Impact of Cashew Expansion on Land Use/Land Cover Change and Carbon Stocks in the Forest-Savanna Transition Zone, North-East Côte d’Ivoire

An increased production of cashew (Anacardium Occidentale L.) in the forest-savanna transition zone of Côte d’Ivoire calls for an understanding of the biophysical, ecological as well as climate change implications that may be associated with its production. This study aimed to deepen knowledge on how expansive cashew production impacts on land use/ land cover and its consequences on biodiversity and carbon stocks. Using the maximum likelihood classification algorithm and post-classification change detection procedure, the spatial-temporal dynamics of land use/ land cover was assessed based on a series of Landsat images for 1988, 2001 and 2014. Vegetation inventories were carried out to determine the composition and structure of cashew plantations and natural vegetation.

From the diameter and species identification as well as soil samples data collected in inventory, the biomass and for that matter carbon stock was calculated. Multiple linear regression analysis was used to examine the main drivers of cashew expansion at household level, and GIS and multicriteria analysis were used to analyse the natural vegetations’ vulnerability to future cashew expansion. The results identified cashew expansion (a rate of 26.78% and 7.24% per annum for the periods 1988-2001 and 2001-2013, respectively) as major land use changes. From 1988 to 2014, 26.4% and 34.1% of forest/woodland and savanna areas respectively were converted to cashew plantations, given a natural vegetation conversion rate of 2.35 to 2.88% per annum.

There was a decrease in tree species richness and evenness from natural vegetation to cashew plantations. In terms of vegetation structure however, mature plantation had basal area similar to forest/woodland. The total carbon stocks in Mg C ha-1 t/ha were low in cashew plantations, where mature stands had 21.826 ± 3.23 (Mean ± SE), young iii 25.927 ± 6.53 and juvenile 16.732 ± 2.96 compared with natural vegetation (forest/woodland 64.375 ± 12.43, tree savannas 23.94 ± 3.3 and tree/shrub savannas 21.012 ± 10.12). There was no significant difference in soil organic carbon and total soil carbon stocks under different land use types, except between forest (24.67 ± 5.37 Mg C ha-1) and tree/shrub savanna (8.92 ± 1.57 Mg C ha-1). The long drought episode of the early 1980s was identified as the trigger for cashew plantation establishment, whilst better income and lack of technical support were the main drivers for expansion. Plantation size of households was influenced by two demographic factors of age and gender farmers (P < 0.05 and 0.305 R2-adjusted). Natural vegetation vulnerability to future cashew expansion was in the descending order of forest/woodland (21.43%), tree savanna (11.87%) and tree/shrub savanna (8.27%).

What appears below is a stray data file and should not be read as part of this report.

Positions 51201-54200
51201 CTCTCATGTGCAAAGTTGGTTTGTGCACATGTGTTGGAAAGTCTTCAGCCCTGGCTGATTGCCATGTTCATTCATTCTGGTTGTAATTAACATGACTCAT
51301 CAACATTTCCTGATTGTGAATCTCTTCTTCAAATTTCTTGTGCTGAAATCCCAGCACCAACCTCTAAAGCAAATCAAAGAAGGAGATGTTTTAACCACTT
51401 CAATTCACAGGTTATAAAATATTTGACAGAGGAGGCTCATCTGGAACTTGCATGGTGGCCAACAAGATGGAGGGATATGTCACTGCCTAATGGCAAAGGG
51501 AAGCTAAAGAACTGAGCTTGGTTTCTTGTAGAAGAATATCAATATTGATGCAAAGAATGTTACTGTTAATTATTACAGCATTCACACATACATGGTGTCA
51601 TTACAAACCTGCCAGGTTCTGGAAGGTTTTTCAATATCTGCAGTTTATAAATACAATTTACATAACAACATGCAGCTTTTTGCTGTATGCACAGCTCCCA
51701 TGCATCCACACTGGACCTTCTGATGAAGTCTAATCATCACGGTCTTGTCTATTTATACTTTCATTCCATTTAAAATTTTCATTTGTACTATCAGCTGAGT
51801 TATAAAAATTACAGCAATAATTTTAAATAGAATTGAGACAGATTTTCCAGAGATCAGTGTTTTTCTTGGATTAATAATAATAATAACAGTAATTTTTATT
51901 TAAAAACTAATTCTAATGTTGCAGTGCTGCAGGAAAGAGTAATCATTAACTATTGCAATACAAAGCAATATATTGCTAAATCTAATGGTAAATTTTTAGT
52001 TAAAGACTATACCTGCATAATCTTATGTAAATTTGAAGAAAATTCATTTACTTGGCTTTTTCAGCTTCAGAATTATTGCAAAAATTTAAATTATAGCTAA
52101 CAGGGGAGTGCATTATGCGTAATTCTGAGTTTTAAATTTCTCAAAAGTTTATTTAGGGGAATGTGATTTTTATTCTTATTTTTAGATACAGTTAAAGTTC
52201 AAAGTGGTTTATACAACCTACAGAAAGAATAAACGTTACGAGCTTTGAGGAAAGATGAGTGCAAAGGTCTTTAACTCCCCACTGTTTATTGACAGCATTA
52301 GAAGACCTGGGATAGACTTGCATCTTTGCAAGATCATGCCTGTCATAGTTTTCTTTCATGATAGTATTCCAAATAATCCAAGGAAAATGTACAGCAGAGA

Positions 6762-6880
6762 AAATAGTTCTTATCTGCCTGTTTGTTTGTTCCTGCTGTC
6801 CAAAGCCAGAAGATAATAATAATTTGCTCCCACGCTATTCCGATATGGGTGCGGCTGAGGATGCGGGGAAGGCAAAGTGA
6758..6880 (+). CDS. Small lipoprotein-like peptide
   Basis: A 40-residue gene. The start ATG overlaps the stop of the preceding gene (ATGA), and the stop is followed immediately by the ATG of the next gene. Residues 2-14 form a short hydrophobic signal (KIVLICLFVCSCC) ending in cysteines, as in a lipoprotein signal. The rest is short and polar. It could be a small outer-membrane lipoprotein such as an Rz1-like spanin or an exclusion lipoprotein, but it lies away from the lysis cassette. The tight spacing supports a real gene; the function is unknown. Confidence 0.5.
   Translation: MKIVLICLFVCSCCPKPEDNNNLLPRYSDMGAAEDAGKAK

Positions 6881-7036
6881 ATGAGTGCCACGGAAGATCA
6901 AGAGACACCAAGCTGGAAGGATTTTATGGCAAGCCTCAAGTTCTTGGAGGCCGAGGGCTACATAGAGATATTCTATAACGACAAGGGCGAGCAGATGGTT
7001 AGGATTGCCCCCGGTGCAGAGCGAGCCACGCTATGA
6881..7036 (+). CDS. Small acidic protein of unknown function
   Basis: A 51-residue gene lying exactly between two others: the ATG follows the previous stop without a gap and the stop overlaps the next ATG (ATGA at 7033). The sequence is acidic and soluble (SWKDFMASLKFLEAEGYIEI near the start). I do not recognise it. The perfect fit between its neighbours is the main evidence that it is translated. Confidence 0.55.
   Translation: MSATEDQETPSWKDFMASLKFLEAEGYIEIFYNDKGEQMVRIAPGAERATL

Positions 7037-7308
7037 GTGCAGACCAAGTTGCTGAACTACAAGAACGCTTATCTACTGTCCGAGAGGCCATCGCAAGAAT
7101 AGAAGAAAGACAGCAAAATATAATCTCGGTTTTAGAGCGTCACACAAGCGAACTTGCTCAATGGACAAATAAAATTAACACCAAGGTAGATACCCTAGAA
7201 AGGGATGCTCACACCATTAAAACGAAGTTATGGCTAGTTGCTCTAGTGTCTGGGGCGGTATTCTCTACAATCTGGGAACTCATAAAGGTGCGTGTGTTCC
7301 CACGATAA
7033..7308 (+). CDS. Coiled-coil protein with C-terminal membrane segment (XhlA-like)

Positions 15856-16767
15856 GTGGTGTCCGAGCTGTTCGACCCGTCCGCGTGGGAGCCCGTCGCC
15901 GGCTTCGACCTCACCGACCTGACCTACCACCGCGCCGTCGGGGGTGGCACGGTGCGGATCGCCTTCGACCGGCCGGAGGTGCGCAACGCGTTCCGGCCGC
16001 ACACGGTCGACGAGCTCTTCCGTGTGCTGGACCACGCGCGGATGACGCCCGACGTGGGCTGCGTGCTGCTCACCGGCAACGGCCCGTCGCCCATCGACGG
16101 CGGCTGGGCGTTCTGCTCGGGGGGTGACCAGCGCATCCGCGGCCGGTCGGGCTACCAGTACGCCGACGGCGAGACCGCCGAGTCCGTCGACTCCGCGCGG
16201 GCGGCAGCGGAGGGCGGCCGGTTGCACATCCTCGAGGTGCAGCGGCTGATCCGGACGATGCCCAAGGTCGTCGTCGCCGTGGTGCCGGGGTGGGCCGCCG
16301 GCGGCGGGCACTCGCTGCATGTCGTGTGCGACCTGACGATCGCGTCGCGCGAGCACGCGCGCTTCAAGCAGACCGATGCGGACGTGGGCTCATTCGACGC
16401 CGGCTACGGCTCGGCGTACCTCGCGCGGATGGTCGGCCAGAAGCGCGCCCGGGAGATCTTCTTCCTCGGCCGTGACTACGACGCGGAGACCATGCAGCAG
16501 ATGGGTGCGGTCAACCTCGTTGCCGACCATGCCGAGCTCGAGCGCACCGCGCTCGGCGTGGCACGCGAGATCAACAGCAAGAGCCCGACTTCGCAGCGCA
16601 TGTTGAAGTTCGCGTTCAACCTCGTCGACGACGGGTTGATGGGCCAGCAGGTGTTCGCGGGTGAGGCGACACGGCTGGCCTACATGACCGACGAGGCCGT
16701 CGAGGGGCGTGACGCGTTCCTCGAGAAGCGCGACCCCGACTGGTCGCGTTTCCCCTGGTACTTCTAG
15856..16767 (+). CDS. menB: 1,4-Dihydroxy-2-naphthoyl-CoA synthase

This implies that cashew expansion is of higher threat to more woody vegetation which has serious implication in terms of conservation and carbon emissions. There is therefore a need for a more sustainable management approach to cashew agriculture practices to ensure optimum production for farmers, while conserving the forest-savanna ecosystem.

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